Joining other well-known breeds such as the West Highland White Terrier and the Staffordshire Bull Terrier, the Jack Russell will be the 27th breed in the Terrier group of pedigree dogs.  The Terrier group includes breeds that were originally bred and used for hunting vermin; bred to be brave and tough, and to pursue vermin above and below ground.  Many of these breeds are still used for working today, including the Jack Russell, and still have many of the characteristics of a traditional hunting dog, ensuring that they are fit for the purpose they were originally bred for.

Geoff Corish, from Preston in Lancashire, owns six Jack Russell Terriers.  He said: "The Jack Russell is a lovely breed; very fun-loving and happy and they make great pets for the right owner.

"Jack Russells were originally bred as working dogs and this is a huge part of their character still, which means they are very energetic little dogs and always on the go, so anyone considering owning one would need to make sure their lifestyle is suited to this.  They are happy living either in the countryside or in a town or city, so long as they are given the proper exercise.  The Jack Russell is equally happy running around a decent sized garden or being taken on long walks.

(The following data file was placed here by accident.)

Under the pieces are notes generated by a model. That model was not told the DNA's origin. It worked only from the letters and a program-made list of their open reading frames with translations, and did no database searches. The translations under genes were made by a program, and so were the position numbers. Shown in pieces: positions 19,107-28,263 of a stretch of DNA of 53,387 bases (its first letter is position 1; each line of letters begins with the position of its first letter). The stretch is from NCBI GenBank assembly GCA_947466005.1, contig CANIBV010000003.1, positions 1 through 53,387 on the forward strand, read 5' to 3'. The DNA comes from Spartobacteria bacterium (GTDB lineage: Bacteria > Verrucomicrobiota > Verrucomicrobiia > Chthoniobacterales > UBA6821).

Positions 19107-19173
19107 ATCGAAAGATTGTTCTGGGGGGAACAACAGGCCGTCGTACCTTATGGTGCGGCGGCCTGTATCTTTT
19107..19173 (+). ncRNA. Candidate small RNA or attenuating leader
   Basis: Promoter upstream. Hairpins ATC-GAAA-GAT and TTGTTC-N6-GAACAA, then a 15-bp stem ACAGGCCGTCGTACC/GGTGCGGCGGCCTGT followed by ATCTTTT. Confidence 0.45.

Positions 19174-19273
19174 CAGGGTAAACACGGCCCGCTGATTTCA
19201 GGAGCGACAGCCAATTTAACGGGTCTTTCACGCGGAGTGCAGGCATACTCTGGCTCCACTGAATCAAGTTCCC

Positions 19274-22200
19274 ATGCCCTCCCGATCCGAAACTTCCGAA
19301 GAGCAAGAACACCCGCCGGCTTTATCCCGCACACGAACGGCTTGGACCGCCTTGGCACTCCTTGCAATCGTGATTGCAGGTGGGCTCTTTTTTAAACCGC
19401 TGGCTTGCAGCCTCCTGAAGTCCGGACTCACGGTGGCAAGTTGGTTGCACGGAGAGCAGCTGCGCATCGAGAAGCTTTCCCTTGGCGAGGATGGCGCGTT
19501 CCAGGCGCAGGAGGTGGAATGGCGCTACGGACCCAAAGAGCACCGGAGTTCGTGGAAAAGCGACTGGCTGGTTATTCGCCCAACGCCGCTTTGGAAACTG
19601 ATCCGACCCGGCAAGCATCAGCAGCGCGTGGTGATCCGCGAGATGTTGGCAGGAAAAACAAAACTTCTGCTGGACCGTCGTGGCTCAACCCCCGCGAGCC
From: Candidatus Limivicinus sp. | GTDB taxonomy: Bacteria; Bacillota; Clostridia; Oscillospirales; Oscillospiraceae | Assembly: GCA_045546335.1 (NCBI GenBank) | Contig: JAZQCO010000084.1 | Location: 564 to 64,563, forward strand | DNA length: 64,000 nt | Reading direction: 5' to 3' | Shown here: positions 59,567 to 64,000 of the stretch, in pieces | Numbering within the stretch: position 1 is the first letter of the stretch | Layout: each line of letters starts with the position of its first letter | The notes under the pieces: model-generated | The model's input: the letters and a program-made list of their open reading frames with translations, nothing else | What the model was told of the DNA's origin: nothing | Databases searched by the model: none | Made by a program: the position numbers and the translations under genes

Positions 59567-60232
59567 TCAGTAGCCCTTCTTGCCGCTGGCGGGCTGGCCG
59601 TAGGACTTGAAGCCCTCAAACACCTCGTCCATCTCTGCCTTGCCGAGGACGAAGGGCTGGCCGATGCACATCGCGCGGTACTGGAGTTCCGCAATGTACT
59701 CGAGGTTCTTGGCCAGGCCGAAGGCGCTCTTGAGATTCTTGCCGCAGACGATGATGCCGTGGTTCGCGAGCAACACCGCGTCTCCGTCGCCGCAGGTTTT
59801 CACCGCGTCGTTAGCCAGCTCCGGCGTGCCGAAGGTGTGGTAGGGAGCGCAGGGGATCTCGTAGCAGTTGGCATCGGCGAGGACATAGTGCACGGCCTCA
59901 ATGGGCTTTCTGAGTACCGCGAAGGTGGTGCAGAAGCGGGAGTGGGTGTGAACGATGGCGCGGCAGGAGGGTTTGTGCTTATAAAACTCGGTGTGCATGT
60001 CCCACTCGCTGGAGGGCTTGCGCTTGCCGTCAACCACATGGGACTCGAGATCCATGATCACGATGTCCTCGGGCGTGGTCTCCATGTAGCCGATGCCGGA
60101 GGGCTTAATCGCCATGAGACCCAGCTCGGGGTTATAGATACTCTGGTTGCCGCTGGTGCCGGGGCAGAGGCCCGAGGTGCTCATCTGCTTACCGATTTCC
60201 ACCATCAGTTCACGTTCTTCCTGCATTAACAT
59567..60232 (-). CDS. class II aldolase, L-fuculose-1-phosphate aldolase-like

"Jack Russells always like to keep busy and they don't particularly enjoy being left on their own for long periods of time, so anyone owning this intelligent breed would not be able to go off to work and leave them at home all day as they would get very bored.  As with any dog, owning a Jack Russell does require a good deal of commitment, but it is certainly a rewarding experience to own this lovely breed."

The Jack Russell Terrier, a breed native to the UK, originated from the fox terrier type dogs owned and bred by Parson John Russell in Devon after he acquired his first terrier between 1815 and 1819.  Interest in these types of terriers grew over the years, with the Jack Russell being developed as a small under 12" terrier, and the larger Parson Russell to around 13"-14". Both had good hunting ability, the smaller for vermin, and the larger types for going to ground after foxes.  From its early 19th century beginnings, to the recognisable dog commonly seen in the UK's streets and parks today, the breed is still strongly in tune with its working instincts.

When the first ever Kennel Club stud book was produced in 1874, just 43 breeds were listed.  As breeds were developed for different functions and purposes, the number of pedigree dog breeds in the UK increased which has seen today's breed list reach 216 different breeds of dog, each with their own individual traits and characteristics.

A breed can be recognised by the Kennel Club upon an application being made to the Kennel Club and getting the support of an existing breed club. A Breed Standard is then developed and a number of factors considered, including whether there are a significant number of dogs that meet the type described in the Breed Standard and details of any genetic predisposition to inherited health conditions, or any illnesses or other known problems that are prevalent within the breed.

For more information on Eukanuba Discover Dogs, where visitors can meet around 200 breeds and find out which one might be right for their lifestyle, visit www.discoverdogs.org.uk.

ENDS